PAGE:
I’ve had a number of people ask me about the coming redistribution of Commonwealth electorate boundaries. To retain the principle of one vote one value, it is important to ensure each electorate across the country has the same number (or as close to) of voters. Further, of the 150 seats in the House of Representatives, each State is allocated a share based on population.
Every seven years the Australian Electoral Commission reviews the boundaries and state quotas to consider whether shifts in population necessitate changes to the electoral map. That’s the process we are going through now.
The first stage of the process determined that Western Australia will gain an electorate at the expense of NSW. The commissioners are now working out which seat will be abolished and then, how the people of NSW will be placed into 48 rather than 49 electorates.
So there is plenty of speculation around at the moment as experts and the not-so-expert speculate about which electorate disappears and how the boundaries of the remaining electorates will be changed. Indeed because our own electorate is low on numbers, some say we are for the chop.
But I’ve been through four re-distributions and more often than not, the speculation has been wrong. In any case, while they can abolish a seat they can’t abolish towns!
Hearing loss is Australia's invisible condition. In spite of this, it is one of the most common of physical impairments.
The Hearing Care Industry Association estimates that there are approximately 16,000 people in the Hunter electorate who have a hearing impairment. One in six Australians suffer from some degree of hearing loss. By 2050 this will increase to one in four.
The effects of hearing loss can be far-reaching, with reduced educational and employment opportunities and social isolation. Only one in four people who could benefit from a hearing aid have one. The average age of people accessing hearing services under the Commonwealth Government scheme is 79 years, yet half the people with hearing loss are under the age of 65 years of age.
Funding for hearing services is fragmented across Commonwealth and State agencies, and between the public and private sectors.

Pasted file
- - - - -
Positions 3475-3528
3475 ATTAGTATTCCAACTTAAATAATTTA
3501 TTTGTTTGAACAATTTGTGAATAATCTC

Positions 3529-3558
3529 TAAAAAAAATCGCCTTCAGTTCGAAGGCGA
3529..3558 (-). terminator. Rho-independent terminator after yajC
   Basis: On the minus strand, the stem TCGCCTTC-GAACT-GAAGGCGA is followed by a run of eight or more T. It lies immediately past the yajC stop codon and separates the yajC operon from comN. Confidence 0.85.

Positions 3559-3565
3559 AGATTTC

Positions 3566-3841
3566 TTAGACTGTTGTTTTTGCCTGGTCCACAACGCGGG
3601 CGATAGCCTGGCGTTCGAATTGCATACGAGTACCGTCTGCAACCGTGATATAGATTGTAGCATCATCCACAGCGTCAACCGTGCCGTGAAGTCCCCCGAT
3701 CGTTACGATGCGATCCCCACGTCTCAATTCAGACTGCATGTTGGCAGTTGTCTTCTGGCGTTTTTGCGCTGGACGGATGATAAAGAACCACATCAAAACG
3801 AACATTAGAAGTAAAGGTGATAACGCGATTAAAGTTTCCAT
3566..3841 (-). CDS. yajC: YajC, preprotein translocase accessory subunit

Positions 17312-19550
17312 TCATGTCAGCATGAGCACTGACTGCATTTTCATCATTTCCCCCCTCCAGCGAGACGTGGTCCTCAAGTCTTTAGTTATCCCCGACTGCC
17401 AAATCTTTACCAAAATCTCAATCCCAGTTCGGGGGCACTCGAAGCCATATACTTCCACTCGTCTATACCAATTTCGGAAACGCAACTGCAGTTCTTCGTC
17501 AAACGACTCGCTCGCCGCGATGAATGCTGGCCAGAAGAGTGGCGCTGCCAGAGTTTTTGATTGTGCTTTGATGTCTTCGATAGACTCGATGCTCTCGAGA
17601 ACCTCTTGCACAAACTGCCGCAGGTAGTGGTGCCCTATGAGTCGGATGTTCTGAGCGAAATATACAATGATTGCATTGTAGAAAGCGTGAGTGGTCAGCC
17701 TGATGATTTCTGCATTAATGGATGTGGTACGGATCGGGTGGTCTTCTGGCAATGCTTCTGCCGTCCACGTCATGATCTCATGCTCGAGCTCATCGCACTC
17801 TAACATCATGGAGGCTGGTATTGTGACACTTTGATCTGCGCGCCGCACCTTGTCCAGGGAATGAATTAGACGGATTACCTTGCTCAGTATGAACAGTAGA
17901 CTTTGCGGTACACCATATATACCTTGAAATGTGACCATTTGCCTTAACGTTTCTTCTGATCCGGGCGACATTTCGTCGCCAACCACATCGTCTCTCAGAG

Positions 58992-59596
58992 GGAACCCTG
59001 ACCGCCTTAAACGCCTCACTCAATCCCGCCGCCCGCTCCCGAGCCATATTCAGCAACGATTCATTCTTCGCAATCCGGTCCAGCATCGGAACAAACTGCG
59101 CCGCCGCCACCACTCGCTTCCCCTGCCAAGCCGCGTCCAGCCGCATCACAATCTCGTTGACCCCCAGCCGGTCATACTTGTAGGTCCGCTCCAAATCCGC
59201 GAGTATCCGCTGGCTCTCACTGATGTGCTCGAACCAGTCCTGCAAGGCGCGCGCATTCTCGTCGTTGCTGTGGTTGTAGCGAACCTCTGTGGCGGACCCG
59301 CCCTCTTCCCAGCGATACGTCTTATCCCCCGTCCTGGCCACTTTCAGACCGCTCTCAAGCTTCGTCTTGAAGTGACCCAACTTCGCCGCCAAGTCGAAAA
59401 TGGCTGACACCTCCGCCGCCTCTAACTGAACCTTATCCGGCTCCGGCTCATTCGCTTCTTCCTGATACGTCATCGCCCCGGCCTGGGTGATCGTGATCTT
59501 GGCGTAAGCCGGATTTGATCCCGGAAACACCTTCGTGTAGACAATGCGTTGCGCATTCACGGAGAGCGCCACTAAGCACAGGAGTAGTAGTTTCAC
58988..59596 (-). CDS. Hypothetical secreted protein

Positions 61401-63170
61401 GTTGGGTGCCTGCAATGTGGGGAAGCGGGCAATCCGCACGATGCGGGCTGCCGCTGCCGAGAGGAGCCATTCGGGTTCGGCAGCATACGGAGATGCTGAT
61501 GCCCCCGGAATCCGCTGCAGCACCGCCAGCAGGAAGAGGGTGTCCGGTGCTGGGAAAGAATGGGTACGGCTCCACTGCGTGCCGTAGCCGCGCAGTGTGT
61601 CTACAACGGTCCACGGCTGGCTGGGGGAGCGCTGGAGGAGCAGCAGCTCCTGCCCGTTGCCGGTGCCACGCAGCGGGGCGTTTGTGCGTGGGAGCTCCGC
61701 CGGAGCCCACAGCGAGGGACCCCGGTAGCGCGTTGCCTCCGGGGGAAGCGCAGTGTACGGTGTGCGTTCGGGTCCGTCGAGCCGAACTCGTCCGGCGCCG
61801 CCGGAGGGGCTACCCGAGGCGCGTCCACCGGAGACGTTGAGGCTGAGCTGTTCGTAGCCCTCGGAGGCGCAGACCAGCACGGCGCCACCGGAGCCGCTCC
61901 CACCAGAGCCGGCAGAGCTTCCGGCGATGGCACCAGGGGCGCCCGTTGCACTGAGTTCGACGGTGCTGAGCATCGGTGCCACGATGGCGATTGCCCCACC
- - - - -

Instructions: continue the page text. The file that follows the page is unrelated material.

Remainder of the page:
Since 2003 the ‘Cartridges 4 Planet Ark’ program has recycled 27 million printer cartridges and 12,000 tonnes of plastics, metals, inks and toners.
I encourage all readers to recycle their used cartridges. The success of this program over the past twelve years shows how easy it is for the public to get involved and the real difference our actions can make to the environment.
The ‘Cartridges 4 Planet Ark’ recycling program is free, convenient, independently audited, and coordinated through a network of over 30,000 locations nationwide.
To find your nearest drop-off location, visit Cartridges.PlanetArk.org or call the ‘Cartridges 4 Planet Ark’ Hotline on 1800 24 24 73.
Wanting to stay informed and engaged with what’s going on at Parliament House? The Department of House of Representatives have a range of products to increase your knowledge and awareness of, and interaction with, the work of the House of Representatives.
With updated Twitter, Facebook and YouTube content, and a digital magazine and TV program, staying informed is easier than ever.
Whether it’s interviews with the Chairs of Committees, understanding parliamentary procedure and practice, updates on what’s being debated in the chamber, or the latest competitions Parliament is running, you’ll find the information in one of the many About the House platforms.
The House of Representative section on the APH website also contains detailed information on the committees, Hansard and other publications of the House, as well as the parliamentary sitting calendar and the chamber seating plan (also available as an interactive app on your tablet device).
So to stay in the loop, visit the About the House facebook or follow on it on twitter.
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To contact the office, phone 1300 301 753, visit www.joelfitzgibbon.com or by post 3 Edward Street, (PO Box 526) Cessnock, 2325.